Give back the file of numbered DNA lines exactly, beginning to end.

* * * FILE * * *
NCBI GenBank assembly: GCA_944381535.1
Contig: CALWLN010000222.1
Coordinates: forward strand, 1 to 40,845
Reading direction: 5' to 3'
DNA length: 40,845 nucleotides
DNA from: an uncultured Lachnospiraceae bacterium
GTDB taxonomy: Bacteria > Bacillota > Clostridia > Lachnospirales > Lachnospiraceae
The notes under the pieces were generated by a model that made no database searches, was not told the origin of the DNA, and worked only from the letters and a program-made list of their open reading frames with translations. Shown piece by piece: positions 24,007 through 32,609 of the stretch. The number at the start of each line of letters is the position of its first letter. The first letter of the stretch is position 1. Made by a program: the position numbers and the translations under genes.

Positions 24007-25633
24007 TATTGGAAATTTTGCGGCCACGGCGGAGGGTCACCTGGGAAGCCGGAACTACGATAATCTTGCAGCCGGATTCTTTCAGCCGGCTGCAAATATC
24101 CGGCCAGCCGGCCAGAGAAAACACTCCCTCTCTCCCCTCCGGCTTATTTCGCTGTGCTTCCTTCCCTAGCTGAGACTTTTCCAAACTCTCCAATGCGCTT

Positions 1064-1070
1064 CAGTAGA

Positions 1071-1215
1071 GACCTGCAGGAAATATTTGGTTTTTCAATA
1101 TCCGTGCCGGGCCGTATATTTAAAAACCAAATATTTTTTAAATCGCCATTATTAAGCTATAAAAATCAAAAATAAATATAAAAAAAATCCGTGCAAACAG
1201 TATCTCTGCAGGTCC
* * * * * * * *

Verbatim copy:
NCBI GenBank assembly: GCA_944381535.1
Contig: CALWLN010000222.1
Coordinates: forward strand, 1 to 40,845
Reading direction: 5' to 3'
DNA length: 40,845 nucleotides
DNA from: an uncultured Lachnospiraceae bacterium
GTDB taxonomy: Bacteria > Bacillota > Clostridia > Lachnospirales > Lachnospiraceae
The notes under the pieces were generated by a model that made no database searches, was not told the origin of the DNA, and worked only from the letters and a program-made list of their open reading frames with translations. Shown piece by piece: positions 24,007 through 32,609 of the stretch. The number at the start of each line of letters is the position of its first letter. The first letter of the stretch is position 1. Made by a program: the position numbers and the translations under genes.

Positions 24007-25633
24007 TATTGGAAATTTTGCGGCCACGGCGGAGGGTCACCTGGGAAGCCGGAACTACGATAATCTTGCAGCCGGATTCTTTCAGCCGGCTGCAAATATC
24101 CGGCCAGCCGGCCAGAGAAAACACTCCCTCTCTCCCCTCCGGCTTATTTCGCTGTGCTTCCTTCCCTAGCTGAGACTTTTCCAAACTCTCCAATGCGCTT

Positions 1064-1070
1064 CAGTAGA

Positions 1071-1215
1071 GACCTGCAGGAAATATTTGGTTTTTCAATA
1101 TCCGTGCCGGGCCGTATATTTAAAAACCAAATATTTTTTAAATCGCCATTATTAAGCTATAAAAATCAAAAATAAATATAAAAAAAATCCGTGCAAACAG
1201 TATCTCTGCAGGTCC